Bilingual Babies’ Vocabulary Linked to Early Brain Differentiation
Babies and children are whizzes at learning a second language, but that ability fades as early as their first birthdays.
Researchers at the University of Washington’s Institute for Learning & Brain Sciences are investigating the brain mechanisms that contribute to infants’ prowess at learning languages, with the hope that the findings could boost bilingualism in adults, too.
In a new study, the researchers say the brains of babies raised in bilingual households show a longer period of being flexible to different languages, especially if they hear a lot of language at home. The researchers also show that the relative amount of each language—English and Spanish—babies were exposed to affected their vocabulary as toddlers.
The study, published online August 17, 2011 in the Journal of Phonetics, is the first to measure brain activity throughout infancy and relate it to language exposure and speaking ability.
“The bilingual brain is fascinating because it reflects humans’ abilities for flexible thinking—bilingual babies learn that objects and events in the world have two names, and flexibly switch between these labels, giving the brain lots of good exercise,” says Patricia Kuhl, co-author of the study and co-director of the UW’s Institute for Learning & Brain Sciences. “The infant brain tunes itself to the sounds of the language during this sensitive period in development, and we’re trying to figure out exactly how that happens. But almost nothing is known about how bilingual babies do this for two languages. Knowing how experience sculpts the brain will tell us something that goes way beyond language development.”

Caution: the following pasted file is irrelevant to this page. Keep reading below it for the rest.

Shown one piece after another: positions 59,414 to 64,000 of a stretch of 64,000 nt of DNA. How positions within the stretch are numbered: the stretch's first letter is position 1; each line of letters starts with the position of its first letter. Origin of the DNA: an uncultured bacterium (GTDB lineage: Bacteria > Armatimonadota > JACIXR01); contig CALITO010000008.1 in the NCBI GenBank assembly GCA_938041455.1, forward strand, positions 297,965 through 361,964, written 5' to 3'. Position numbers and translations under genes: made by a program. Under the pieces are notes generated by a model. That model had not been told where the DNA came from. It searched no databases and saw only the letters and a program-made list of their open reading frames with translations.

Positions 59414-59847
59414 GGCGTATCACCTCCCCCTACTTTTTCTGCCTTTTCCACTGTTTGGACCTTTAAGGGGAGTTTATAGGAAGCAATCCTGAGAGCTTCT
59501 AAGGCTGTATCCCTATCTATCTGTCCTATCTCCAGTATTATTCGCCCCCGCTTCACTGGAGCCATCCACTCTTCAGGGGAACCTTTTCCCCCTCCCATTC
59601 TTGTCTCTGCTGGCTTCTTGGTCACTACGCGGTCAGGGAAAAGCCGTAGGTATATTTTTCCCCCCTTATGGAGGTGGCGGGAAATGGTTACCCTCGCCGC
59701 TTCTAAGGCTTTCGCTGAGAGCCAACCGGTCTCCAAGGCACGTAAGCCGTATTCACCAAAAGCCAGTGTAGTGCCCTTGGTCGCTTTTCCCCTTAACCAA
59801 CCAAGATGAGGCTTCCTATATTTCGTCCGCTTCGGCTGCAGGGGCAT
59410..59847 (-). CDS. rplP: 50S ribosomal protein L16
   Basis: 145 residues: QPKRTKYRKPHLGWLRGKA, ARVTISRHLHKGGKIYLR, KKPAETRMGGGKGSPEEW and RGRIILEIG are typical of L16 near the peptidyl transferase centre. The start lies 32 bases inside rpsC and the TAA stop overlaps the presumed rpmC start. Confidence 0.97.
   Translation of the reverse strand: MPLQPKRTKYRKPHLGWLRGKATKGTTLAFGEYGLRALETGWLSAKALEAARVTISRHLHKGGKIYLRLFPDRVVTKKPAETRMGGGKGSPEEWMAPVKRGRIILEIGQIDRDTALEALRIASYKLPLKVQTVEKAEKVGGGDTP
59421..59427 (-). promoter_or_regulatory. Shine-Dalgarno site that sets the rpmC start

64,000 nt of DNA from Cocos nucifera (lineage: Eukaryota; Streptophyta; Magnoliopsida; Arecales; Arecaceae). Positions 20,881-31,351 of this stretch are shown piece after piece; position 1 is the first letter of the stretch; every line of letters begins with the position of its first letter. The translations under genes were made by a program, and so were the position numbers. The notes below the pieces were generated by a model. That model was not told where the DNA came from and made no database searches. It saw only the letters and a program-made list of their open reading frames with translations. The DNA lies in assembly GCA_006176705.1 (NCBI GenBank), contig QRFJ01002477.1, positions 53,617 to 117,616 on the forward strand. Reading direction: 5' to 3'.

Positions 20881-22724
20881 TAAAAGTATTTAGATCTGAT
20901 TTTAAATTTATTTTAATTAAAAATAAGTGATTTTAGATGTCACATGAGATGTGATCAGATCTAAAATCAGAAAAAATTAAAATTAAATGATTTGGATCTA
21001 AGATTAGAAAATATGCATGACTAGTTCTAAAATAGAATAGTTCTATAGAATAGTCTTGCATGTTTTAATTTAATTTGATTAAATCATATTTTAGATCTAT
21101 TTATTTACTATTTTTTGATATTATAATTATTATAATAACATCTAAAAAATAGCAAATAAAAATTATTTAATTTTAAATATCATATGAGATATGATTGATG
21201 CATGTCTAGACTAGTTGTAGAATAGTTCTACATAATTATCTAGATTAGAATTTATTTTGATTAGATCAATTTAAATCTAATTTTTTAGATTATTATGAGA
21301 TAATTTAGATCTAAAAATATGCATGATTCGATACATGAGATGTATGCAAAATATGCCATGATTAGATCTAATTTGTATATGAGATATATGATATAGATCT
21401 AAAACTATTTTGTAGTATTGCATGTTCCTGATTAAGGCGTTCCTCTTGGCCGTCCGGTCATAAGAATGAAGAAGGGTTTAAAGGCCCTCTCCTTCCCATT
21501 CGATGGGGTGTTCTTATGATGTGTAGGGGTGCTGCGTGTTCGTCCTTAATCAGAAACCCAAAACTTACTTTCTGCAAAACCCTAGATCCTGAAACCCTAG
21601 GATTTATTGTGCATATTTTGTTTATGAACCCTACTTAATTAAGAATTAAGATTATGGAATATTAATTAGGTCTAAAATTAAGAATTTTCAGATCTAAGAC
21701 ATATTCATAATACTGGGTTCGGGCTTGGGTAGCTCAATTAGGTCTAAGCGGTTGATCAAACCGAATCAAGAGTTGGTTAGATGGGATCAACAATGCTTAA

The researchers say the best way for children to learn a second language is through social interactions and daily exposure. “Learning a second language is like learning a sport,” says Adrian Garcia-Sierra, lead author and a postdoctoral researcher at UW’s Institute for Learning & Brain Sciences, who is raising his two young children as bilingual. “The more you play, the better you get.”
The National Science Foundation Science of Learning Program grant to the UW’s LIFE Center, a multi-institutional program, funded the study.
Newswise, August 29, 2011